Bonner had found Norman Jacobowitz among the names in Horace Grenell's world. He Googled the name and found my web page. He wrote to me to ask if I was related to Norman. I knew that Horace had been a partner with Norm in producing and pressing YPR records. We had many of them to take home. Grenell was a character. I remembered the phrase he used a lot, "One Swell Foop." He was charismatic and a charmer.
They later had a falling out. Norm was bitter that when Horace testified before HUAC (House Un-American Activities Committee) he 'took the Fifth' when asked to say whether Norm had been a member of the Communist Party, as Horace had been. Young People's Records was accused of being a Communist front, and it probably was. Bonner explained to me that it probably wasn't personal. If Grenell had said that Norm had not been a party member but had taken the Fifth on other names, that would have been damning for them. I didn't understand the dynamic until Bonner explained it; I just took Norm's interpretation.
The book release announcement is at Scarecrow Press.
Bonner offered me a copy, which I have started (Feb 2008). It is a well-written and detailed history of the recording industry, children's records, and vinyl. "Anyone with a press can produce a record." And they did.
I got a book about the Revolution in Children's Records. It is about Horace Grenell, a musician/teacher/entrepreneur who put together the first book-club style record clb for kids. They recorded folk music and other stuff that was not sweet Disney pablum. The progressive
movement hoped to treat kids as people and give them interesting music to engage with. Grenell taught at Sarah Lawrence in the 1940s and was a partner with your Grandpa Norman in the record pressing business until he bought out Abbey Records when Norm sold and bought Sound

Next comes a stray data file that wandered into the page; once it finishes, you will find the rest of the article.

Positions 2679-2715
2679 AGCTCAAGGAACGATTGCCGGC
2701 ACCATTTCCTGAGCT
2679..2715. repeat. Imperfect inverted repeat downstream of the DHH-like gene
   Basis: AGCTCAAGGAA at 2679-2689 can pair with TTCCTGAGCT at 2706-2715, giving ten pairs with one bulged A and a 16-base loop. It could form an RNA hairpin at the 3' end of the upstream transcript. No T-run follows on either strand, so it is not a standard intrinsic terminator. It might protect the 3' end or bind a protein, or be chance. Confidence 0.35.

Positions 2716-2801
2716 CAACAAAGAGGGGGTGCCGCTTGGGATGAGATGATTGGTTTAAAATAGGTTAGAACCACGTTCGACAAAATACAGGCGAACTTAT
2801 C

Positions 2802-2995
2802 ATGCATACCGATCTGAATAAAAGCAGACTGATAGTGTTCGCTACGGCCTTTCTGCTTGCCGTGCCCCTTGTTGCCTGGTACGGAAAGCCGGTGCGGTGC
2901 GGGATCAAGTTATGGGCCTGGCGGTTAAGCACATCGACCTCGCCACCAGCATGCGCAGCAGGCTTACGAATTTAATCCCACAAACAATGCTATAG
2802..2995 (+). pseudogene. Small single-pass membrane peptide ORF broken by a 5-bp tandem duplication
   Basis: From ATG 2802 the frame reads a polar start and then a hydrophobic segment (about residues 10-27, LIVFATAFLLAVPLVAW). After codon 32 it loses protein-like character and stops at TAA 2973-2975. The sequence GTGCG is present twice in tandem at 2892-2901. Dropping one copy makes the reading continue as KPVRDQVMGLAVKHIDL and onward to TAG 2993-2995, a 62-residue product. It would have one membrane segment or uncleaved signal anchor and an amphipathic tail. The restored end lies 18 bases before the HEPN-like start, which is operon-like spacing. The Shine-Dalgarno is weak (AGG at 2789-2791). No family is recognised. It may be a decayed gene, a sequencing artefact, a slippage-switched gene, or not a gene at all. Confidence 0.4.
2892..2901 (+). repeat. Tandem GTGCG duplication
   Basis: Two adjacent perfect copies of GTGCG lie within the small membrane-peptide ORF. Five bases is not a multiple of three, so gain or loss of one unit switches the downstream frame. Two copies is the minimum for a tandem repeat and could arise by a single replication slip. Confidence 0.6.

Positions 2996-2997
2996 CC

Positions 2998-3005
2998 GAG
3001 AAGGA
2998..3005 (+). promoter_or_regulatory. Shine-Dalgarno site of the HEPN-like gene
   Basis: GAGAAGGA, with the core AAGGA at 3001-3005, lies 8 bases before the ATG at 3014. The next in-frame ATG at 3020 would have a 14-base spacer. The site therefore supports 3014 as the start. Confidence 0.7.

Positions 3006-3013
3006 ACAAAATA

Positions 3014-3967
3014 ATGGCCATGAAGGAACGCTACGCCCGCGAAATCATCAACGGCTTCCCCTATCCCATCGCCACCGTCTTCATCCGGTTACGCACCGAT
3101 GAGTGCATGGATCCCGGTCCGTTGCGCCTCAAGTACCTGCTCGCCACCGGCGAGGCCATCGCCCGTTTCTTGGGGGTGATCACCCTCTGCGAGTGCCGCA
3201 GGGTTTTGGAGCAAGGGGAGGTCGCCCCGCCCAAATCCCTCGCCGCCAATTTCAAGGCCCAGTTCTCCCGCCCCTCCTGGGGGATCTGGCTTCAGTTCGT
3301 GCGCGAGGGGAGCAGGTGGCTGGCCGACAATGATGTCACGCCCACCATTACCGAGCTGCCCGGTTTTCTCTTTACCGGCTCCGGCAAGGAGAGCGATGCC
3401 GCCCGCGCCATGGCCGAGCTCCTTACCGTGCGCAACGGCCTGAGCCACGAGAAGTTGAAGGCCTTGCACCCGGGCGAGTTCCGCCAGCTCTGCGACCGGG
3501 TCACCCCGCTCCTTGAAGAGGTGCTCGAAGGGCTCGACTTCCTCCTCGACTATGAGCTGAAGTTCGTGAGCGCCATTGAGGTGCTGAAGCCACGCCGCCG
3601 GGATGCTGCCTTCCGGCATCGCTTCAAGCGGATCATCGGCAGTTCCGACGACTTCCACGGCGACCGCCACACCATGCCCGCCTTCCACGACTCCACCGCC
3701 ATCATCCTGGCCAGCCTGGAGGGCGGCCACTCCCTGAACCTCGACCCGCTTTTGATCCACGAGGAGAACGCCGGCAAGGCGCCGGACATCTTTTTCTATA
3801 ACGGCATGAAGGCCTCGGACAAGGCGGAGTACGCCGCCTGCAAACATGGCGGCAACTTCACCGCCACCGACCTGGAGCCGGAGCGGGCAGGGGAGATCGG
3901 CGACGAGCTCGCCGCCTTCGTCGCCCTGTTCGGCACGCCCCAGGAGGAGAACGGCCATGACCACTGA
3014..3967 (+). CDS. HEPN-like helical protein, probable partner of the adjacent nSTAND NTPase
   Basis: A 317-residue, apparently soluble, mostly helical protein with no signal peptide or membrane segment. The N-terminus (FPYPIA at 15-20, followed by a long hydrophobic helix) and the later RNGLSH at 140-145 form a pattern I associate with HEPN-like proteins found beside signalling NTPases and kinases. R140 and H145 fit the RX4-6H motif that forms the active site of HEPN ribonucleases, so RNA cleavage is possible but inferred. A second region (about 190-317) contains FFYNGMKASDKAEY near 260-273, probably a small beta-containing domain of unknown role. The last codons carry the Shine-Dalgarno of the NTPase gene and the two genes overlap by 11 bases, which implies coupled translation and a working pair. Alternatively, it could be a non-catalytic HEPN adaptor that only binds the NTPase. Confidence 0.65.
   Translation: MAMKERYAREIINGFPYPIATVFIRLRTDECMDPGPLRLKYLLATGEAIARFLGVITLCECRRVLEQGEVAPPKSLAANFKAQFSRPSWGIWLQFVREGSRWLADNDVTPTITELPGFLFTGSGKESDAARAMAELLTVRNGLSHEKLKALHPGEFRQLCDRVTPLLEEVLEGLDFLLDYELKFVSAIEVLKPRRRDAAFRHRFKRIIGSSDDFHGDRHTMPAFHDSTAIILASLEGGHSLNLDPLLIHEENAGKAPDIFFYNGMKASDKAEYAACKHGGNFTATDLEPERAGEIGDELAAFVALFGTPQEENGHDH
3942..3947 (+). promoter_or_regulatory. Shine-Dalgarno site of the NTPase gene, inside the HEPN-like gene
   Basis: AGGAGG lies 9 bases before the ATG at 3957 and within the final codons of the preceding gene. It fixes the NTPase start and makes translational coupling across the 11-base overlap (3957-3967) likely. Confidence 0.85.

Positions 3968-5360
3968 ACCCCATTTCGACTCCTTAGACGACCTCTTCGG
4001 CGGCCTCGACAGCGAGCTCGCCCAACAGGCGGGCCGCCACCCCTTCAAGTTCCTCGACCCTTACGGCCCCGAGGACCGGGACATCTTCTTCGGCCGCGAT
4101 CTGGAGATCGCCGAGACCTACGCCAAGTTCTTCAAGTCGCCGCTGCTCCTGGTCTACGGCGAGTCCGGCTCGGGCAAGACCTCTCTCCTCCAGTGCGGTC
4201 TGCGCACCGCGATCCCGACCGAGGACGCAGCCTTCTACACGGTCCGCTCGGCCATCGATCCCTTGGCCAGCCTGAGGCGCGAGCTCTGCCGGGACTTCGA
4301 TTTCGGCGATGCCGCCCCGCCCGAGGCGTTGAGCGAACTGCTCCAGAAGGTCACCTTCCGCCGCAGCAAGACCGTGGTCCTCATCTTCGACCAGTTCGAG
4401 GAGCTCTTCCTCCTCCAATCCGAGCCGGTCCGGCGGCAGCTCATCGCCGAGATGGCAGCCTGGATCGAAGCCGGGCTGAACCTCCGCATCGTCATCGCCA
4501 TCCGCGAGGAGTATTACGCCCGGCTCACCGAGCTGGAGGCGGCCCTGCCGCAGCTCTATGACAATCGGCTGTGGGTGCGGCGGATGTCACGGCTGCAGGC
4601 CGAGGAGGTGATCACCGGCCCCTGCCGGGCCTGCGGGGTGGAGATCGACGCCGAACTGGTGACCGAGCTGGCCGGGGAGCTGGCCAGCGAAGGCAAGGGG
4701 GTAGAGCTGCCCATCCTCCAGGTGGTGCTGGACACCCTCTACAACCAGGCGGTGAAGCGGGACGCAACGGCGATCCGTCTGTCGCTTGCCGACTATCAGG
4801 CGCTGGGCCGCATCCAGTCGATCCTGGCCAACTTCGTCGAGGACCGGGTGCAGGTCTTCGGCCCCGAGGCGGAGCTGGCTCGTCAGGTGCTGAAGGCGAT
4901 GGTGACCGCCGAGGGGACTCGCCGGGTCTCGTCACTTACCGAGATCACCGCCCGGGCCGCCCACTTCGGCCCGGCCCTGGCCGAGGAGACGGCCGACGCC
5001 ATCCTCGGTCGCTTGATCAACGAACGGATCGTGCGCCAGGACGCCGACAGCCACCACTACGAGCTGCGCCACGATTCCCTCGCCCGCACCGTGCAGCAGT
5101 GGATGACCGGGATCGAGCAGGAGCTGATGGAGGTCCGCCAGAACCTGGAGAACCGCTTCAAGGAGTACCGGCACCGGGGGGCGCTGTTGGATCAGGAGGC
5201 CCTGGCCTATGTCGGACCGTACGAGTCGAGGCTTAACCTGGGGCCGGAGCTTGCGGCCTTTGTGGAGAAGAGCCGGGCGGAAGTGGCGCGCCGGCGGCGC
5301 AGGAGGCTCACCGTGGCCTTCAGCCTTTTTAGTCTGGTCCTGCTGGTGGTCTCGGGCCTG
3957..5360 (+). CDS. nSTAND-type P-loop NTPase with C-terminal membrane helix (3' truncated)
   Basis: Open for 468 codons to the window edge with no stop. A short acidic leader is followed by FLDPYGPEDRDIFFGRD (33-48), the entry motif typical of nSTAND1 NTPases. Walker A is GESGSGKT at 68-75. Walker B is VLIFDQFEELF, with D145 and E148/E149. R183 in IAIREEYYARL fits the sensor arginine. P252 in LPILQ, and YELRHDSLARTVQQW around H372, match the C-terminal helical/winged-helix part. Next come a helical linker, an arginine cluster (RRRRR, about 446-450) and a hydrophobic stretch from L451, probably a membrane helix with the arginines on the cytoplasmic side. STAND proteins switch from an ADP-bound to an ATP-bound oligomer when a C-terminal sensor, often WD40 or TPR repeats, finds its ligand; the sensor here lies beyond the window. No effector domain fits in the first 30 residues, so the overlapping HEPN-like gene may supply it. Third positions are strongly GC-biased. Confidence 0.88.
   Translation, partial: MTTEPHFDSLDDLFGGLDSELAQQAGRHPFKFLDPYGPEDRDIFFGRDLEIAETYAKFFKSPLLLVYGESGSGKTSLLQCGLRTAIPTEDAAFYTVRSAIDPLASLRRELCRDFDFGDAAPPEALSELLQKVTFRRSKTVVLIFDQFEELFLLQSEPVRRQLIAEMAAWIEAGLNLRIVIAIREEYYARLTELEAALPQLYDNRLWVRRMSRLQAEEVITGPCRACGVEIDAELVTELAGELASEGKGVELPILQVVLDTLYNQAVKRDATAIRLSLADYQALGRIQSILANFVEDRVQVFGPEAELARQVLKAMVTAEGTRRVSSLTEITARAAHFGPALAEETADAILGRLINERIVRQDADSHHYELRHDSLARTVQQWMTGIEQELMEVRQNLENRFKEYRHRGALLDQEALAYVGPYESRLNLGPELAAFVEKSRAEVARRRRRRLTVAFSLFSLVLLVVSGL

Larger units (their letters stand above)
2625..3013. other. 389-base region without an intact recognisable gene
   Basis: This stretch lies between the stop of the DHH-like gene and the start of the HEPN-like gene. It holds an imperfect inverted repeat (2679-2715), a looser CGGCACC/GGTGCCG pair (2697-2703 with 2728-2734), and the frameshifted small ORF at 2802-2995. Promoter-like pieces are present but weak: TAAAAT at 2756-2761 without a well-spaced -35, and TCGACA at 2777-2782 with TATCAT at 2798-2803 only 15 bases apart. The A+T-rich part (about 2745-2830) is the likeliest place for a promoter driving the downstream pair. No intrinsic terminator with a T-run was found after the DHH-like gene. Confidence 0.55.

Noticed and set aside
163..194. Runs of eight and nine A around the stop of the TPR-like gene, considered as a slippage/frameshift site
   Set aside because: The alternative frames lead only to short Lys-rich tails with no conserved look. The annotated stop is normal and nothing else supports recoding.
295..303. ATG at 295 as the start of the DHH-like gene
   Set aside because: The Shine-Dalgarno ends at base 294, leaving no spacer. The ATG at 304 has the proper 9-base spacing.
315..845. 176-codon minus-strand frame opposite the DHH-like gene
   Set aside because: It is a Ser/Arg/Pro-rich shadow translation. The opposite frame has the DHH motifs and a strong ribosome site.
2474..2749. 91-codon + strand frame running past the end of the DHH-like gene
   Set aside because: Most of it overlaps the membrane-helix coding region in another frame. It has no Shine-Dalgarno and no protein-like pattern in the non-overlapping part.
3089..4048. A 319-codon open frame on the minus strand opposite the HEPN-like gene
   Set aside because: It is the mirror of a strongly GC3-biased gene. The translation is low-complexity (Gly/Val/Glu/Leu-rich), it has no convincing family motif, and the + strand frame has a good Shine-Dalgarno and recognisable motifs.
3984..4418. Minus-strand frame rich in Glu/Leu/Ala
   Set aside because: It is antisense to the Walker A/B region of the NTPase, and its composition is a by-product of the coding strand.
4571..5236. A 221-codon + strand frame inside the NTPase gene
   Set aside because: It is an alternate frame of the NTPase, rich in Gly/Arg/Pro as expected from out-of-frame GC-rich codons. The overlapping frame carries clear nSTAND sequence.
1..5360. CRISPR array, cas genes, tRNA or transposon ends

Plastics and B&C Records on Long Island. David Bonner, the guy who wrote the book called me last year to ask if I was related to Norman Jacobowitz and if I remembered Horace. I did remember that he used the phrase "One Swell Foop." There was also this lingering bad taste. Norm
has been pissed at Horace because Horace did not take the 5th when he was asked by HUAC whether Norm had been a member of the Communist Party. He hadn't been, but Horace didn't confirm it. Bonner explained to me that had Horace answered for Norm but taken the 5th for everybody else, it would have been the 'kiss of death' for the others. I never appreciated that point
of view until recently.
I Googled Horace Grenell and found this at Hollins:
This bears investigation. Margaret Wise Brown, author of Goodnight
It all connects at the Bank Street School, where Judith Sidorsky taught, influenced Horace, and later married him. There is this fascinating history of progressive education, social work, and
children's music. Bard is connected with the Bank Street School. I think there was a healthy exchange of faculty and students through the 50s and 60s.
Of course, Bard was Columbia's experiment in progressive college education. Before I was there, it was governed by a Community Council, made up of students, faculty, and administration. It didn't work to have the students with such a strong say. By my time, the Council no longer had any real power.